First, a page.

While samplers as we know them now were beginning to take shape in the 80’s, the 808 differed because the 808 didn’t really sound like a real drum kit. This is probably because getting the sound of real drums on 1980s technology was quite hard, if not impossible. But the 808 didn’t even seem to try and sound real and for that reason it was something of an outcast. They were produced for only 3 years and an estimate of about 12000 units were produced in that time. Although there’s believed to only be around half as many working units left ‘in the wild’.
It was quickly replaced by the TR909, which was very similar but tried a lot harder to sound like a more authentic drum kit. The 909 lead a similar life to the 808. For that reason in this blog the two will be mentioned side by side as they’re extremely similar machines with subtle differences. The 909 maybe more what we think as 80’s looking than its brother?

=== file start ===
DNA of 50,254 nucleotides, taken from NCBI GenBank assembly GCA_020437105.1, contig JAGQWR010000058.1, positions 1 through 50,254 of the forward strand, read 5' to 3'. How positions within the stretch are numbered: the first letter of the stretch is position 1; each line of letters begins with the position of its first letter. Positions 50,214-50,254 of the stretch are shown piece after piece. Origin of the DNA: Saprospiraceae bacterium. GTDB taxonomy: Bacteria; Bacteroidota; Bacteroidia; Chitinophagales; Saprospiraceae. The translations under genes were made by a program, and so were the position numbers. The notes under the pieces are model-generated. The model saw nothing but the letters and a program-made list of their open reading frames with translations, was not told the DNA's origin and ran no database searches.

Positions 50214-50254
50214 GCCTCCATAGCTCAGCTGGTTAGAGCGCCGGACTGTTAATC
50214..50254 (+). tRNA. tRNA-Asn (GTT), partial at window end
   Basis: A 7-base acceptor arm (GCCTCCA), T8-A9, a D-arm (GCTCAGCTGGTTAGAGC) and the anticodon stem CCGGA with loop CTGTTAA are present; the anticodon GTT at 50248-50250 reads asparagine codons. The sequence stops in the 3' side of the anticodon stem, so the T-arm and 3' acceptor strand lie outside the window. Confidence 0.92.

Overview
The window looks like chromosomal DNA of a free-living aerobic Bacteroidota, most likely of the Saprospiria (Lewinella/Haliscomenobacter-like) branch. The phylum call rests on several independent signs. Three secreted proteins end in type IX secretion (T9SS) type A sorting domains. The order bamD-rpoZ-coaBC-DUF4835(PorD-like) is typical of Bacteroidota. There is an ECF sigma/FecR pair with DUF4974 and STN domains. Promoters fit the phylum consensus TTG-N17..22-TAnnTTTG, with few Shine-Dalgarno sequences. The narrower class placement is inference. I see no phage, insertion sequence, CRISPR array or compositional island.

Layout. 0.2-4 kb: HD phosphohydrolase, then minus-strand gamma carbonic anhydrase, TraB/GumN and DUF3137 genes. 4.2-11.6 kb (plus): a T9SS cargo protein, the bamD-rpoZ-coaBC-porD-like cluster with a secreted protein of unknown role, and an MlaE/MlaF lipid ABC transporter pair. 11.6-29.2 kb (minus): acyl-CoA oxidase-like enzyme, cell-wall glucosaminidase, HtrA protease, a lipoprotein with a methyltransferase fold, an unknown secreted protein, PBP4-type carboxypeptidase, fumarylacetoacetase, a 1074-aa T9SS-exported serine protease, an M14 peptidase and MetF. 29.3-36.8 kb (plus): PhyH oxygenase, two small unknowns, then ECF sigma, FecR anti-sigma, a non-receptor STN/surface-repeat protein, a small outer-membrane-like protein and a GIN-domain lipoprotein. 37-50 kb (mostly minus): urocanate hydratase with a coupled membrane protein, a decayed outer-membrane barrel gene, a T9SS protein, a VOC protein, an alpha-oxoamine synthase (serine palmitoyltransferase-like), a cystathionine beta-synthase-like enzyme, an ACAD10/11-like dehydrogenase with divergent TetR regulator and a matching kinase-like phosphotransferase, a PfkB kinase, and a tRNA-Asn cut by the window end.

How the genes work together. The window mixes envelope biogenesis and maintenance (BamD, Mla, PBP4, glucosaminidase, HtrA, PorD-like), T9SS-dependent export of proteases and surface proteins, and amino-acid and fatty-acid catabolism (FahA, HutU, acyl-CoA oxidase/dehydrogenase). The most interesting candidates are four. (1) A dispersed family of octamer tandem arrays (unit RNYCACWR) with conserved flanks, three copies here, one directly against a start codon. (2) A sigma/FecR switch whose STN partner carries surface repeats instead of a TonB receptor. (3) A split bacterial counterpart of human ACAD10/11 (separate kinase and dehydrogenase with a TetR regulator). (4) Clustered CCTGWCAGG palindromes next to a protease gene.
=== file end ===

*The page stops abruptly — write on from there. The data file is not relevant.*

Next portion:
Towards the end of the 80’s there were many of these units collecting dust on the shelves of used electrical stores and sitting unloved in basements. They were cheap and had relatively limited use. They could very easily have been forgotten about and become a tiny part of Roland’s history.
As Akai were starting to produce their MPC series of samplers and Roger Linn was also making waves with his samplers there seemed to be no real need for analogue drum machines like the 808.
The 808 wasn’t a sampler, so it didn’t play a pre-recorded sound. It used synthesis to create the sound so you could change its characteristics and timbre. But you were ultimately stuck with those few sounds.